Recent trends in language acquisition research have focused on “translanguaging”, which seems to be what I’ve done most of my life, which is mixing languages together in order to keep communicating fluently with my level of knowledge (of Dutch). There seem to be benefits to doing so, but I’m starting to think it might not be so good for reading. This is the opposite of my previous thoughts on the topic, where I supervised the building of prototype bilingual ereaders that present foreign language stories, having the most difficult parts presented in the native language of the person reading it.
What may be more beneficial is reading foreign language text that resembles the native language of the speaker. That is, using cognates, simple non-idiomatic forms of expression and sentence structures that are not too unusual. This is what happens with stories in French written for native English speakers such as my Gnomeville series (Episode 1 and Episode 2 currently available), and the books by Otto Bond, and Ford & Hicks. It also happens to a large extent in stories by non-native writers. For example, I’ve seen some English graded readers written by a Chinese author, where the English is very Chinese in style, so would not be classed as “good English”. However, as long as it is known to not be “English” English, it is probably helpful to start with for people with a Chinese-speaking background. Then there should be a transition to more English-like English at a later stage. I’m somewhat more forgiving of this idea currently than I was previously.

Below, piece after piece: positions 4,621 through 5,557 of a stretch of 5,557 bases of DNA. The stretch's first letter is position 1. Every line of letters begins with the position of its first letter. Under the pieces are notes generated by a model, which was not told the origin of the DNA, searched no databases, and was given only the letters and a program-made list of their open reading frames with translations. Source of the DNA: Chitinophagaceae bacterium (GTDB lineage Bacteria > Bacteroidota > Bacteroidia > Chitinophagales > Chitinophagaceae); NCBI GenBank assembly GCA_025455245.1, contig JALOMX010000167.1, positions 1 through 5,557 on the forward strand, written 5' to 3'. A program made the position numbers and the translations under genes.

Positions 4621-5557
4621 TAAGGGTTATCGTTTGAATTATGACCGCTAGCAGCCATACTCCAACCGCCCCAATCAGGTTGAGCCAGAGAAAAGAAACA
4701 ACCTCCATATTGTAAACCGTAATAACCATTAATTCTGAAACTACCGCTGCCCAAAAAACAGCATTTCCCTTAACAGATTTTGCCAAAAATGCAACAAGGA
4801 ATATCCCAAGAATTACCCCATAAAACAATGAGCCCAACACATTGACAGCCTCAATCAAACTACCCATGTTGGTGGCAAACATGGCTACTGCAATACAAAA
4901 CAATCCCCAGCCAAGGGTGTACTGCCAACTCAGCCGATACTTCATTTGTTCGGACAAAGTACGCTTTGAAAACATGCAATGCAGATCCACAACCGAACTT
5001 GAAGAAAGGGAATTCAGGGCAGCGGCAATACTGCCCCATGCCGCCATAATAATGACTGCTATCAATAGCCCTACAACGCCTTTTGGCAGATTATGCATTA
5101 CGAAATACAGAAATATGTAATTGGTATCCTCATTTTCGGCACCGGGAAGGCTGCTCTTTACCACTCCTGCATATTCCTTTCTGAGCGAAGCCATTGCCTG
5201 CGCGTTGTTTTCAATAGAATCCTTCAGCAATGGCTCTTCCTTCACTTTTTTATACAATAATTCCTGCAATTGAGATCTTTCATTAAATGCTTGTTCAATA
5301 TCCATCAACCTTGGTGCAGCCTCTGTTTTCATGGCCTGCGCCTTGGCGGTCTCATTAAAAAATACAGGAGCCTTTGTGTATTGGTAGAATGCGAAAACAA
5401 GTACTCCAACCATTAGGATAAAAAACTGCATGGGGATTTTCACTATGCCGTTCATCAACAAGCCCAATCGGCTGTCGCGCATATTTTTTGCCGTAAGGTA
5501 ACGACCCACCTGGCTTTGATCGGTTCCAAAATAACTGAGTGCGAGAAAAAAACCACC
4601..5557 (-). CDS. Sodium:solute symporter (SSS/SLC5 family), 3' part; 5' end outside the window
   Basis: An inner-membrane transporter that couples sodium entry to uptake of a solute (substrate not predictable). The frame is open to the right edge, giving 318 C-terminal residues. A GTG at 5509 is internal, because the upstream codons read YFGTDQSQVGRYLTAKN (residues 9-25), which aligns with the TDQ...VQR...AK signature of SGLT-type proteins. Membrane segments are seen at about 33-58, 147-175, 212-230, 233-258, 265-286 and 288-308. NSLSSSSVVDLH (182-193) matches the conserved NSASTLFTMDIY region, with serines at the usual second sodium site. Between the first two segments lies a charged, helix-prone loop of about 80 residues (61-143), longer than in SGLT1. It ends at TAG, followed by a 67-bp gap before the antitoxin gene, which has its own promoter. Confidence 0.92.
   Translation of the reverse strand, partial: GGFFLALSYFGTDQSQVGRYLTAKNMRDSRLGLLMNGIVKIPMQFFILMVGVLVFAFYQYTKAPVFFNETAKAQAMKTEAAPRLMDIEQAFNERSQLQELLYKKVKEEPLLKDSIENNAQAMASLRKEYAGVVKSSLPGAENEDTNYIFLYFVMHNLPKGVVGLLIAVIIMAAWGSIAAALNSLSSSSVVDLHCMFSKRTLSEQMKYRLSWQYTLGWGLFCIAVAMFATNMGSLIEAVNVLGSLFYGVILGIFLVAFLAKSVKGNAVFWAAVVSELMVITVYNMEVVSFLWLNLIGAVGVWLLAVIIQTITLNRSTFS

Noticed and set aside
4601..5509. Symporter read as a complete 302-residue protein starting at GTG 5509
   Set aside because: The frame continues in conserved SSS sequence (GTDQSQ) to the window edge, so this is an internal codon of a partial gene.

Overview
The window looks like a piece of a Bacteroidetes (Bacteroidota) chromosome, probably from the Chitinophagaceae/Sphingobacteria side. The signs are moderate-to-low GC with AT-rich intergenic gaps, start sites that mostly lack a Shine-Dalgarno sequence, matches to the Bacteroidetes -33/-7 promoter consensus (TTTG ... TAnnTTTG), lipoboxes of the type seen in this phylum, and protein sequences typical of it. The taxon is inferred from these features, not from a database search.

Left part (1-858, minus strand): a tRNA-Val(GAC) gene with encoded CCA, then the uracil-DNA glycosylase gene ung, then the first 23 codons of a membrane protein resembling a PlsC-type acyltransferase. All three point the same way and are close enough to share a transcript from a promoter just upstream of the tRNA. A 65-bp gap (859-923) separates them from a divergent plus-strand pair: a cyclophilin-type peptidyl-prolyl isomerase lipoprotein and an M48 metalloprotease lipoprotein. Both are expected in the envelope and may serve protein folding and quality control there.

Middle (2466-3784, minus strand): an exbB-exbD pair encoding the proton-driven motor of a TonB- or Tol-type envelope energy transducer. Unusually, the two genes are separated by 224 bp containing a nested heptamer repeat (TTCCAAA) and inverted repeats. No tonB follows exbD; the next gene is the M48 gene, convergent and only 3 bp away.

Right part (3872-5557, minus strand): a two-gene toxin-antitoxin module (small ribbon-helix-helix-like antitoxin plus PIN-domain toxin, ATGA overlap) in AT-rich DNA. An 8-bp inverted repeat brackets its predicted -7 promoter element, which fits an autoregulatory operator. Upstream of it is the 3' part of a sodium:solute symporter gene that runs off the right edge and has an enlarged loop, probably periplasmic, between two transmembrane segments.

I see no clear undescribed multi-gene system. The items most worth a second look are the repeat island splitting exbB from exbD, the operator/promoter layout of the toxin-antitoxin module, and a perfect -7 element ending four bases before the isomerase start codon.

Since my last graded reader update I’ve looked at a few more books, some of which are “classics”, in the sense they were from the “direct reading” era of the first half of the twentieth century, following the influence of Michael West’s constrained vocabulary for language teaching, the various word and idiom frequency lists created at the time, and the idea of readability. Some of these books I had already acquired earlier; but through reading some papers published at that time, I was able to compile a shopping list of other books written according to the same philosophy.